Jane Eckett is an art historian, curator and teaching associate in the School of Culture & Communication at the University of Melbourne, Australia. She is also a Fellow of the Centre of Visual Art, University of Melbourne and Postdoctoral Research Associate on a 2020–23 Australia Research Council project, The Abbey Art Centre: Reassessing Postwar Modernism 1946–1956, working with Sheridan Palmer and a multi-institutional team of researchers from Australia and the UK. Her research interests are in the fields of modernist diasporas and multiple modernities, particularly in the areas of sculpture and printmaking. Since completing her PhD on the Centre Five group of modernist sculptors (awarded from the University of Melbourne, 2017), she has held the 2018 Ursula Hoff Fellowship, for which she examined over 500 monoprints by the Bauhausler Ludwig Hirschfeld-Mack at the Ian Potter Museum of Art and National Gallery of Victoria. She also co-curated Melbourne Modern: European Art and Design at RMIT Since 1945 for RMIT Galleries (2019) and co-edited with Harriet Edquist the award-winning accompanying catalogue. Other publications include chapters on Centre Five in Bauhaus Diaspora: Transforming Education in Art, Architecture and Design (Melbourne University Press in association with Power Publications, Sydney, 2019) and on public art and memorials for Australia Modern: Architecture, Landscape and Design (Thames and Hudson, 2019). As a 2021 Melbourne Research Fellow, she prepared for an exhibition she is guest curating, Centre Five at McClelland, scheduled to open at the McClelland Gallery, Langwarrin, in October 2022, and edited and contributed five chapters to the book, On the Land of the Bunurong: A History of Art and Architecture in Frankston, commissioned by McClelland (2022, forthcoming).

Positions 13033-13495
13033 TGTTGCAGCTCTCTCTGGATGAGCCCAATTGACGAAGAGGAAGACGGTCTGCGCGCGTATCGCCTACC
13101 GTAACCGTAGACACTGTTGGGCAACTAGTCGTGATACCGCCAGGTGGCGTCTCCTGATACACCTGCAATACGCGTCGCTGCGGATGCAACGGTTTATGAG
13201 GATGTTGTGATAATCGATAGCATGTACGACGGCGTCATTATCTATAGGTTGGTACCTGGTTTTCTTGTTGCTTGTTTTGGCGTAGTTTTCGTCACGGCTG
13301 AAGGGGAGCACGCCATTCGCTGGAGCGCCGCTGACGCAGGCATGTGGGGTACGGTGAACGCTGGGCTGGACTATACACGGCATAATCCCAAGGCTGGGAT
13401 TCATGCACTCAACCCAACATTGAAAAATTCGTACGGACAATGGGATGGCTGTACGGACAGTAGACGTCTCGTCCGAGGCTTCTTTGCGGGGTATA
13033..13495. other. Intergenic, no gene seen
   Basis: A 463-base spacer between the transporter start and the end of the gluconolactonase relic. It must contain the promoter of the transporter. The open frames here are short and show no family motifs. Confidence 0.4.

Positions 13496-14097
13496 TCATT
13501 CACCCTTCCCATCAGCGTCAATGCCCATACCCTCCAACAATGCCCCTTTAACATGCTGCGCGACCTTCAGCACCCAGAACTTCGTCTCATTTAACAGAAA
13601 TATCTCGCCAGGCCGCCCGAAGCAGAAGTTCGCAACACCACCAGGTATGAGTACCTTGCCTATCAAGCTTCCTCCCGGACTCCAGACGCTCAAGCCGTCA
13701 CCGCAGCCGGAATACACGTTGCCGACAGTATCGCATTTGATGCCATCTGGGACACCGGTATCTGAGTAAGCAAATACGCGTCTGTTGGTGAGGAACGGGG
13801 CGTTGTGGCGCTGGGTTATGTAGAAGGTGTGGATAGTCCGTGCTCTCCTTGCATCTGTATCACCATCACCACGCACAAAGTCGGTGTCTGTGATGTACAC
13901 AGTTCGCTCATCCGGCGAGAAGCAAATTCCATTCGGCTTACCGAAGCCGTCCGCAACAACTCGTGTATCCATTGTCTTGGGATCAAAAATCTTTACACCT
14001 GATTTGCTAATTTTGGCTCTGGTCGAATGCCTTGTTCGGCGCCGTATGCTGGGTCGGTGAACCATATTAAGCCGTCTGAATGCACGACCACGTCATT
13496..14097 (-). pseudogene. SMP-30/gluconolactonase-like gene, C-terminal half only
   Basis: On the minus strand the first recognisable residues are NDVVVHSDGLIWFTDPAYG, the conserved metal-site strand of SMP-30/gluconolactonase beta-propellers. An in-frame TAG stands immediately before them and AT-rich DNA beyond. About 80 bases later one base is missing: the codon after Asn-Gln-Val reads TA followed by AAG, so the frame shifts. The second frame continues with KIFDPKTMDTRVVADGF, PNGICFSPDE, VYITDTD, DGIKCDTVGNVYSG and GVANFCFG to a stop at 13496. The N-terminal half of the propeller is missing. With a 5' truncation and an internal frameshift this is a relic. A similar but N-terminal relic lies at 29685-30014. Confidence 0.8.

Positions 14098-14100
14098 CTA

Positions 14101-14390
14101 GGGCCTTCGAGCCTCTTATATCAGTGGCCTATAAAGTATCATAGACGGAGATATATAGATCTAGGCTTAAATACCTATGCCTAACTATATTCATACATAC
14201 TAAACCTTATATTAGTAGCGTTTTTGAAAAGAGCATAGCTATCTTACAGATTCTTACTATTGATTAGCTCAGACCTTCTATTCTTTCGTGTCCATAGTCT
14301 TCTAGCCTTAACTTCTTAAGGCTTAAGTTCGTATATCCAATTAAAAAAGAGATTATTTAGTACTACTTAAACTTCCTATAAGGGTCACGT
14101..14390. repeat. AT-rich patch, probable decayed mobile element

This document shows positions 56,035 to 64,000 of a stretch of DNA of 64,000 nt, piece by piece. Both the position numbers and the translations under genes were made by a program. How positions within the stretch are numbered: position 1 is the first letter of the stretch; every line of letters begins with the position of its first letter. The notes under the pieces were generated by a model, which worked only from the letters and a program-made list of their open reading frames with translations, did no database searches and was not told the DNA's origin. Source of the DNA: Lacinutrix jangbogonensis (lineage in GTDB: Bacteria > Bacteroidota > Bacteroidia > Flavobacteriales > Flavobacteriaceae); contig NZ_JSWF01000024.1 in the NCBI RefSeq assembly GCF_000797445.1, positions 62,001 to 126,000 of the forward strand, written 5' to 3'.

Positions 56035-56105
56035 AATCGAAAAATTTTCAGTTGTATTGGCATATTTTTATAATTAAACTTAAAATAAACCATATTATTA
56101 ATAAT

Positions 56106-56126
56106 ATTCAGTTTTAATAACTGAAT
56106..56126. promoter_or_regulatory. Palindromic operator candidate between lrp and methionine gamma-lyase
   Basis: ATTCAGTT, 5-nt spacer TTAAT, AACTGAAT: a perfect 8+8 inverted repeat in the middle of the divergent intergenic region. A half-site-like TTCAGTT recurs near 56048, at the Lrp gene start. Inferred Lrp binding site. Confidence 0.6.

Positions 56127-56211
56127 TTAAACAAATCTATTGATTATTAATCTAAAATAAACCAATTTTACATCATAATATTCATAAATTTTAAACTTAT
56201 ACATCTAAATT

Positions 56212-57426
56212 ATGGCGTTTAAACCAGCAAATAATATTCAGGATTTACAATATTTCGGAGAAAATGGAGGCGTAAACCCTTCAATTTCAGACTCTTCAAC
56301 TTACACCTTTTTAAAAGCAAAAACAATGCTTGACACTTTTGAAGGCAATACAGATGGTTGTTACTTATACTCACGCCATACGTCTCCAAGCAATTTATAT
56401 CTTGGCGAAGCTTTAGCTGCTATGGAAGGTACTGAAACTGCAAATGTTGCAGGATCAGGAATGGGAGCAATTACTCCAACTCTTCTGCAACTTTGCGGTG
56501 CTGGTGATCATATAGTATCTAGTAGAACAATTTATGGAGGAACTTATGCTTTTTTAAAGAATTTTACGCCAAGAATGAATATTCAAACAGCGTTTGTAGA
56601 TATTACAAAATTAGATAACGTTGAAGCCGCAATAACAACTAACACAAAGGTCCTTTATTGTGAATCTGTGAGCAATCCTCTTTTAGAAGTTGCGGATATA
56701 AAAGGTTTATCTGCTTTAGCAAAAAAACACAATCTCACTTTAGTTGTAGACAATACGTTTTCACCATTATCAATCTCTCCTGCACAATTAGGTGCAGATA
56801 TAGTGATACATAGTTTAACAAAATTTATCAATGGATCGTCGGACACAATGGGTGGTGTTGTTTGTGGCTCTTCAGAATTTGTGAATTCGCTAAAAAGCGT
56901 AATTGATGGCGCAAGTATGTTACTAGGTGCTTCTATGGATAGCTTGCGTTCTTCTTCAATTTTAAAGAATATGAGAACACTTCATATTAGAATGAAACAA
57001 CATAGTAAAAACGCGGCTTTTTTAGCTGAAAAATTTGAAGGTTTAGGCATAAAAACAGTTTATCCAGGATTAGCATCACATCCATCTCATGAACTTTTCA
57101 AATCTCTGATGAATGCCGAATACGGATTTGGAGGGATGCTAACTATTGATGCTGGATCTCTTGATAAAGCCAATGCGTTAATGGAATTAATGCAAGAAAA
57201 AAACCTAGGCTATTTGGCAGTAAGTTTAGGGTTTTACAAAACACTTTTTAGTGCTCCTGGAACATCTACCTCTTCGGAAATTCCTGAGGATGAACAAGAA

Sheridan Palmer is an art historian, curator, biographer and an Australian Research Council senior research associate at the University of Melbourne where she is working on an ARC project The Abbey Art Centre: Reassessing Postwar Modernism 1946–1956. Sheridan is also an associate of the Centre of Visual Art at the Victorian College of the Arts and has previously worked in conservation at the National Gallery of Australia, as a curator at the Art Gallery of Ballarat and as an art dealer in Australian and British art. She has published extensively in literary and art journals and has been awarded numerous grants, including a Paul Mellon Centre for Studies in British Art research grant, a Harold White Fellowship at National Library of Australia and a Manning Clark Copyright Agency Ltd Fellowship. Exhibitions curated have included The Goddess Grins: Albert Tucker and the Female Image, Heide MoMA (2007) and The Lake Hindmarsh Project, (2010), and the Helen Ogilvie Retrospective at the Ballarat Fine Art Gallery. Her major publications include Centre of the Periphery: Three European Art Historians in Melbourne, (2008); Hegel’s Owl: The Life of Bernard Smith, (2016), Antipodean Perspective: Selected Writings of Bernard Smith, co-edited with Rex Butler, 2018, and is editor of the forthcoming 3rd edition of Bernard Smith’s European Vision and the South Pacific.

Image Credit: The Australian art historian Bernard Smith at the Abbey Art Centre, 1950. Photographer unknown, Bernard Smith Papers, National Library of Australia.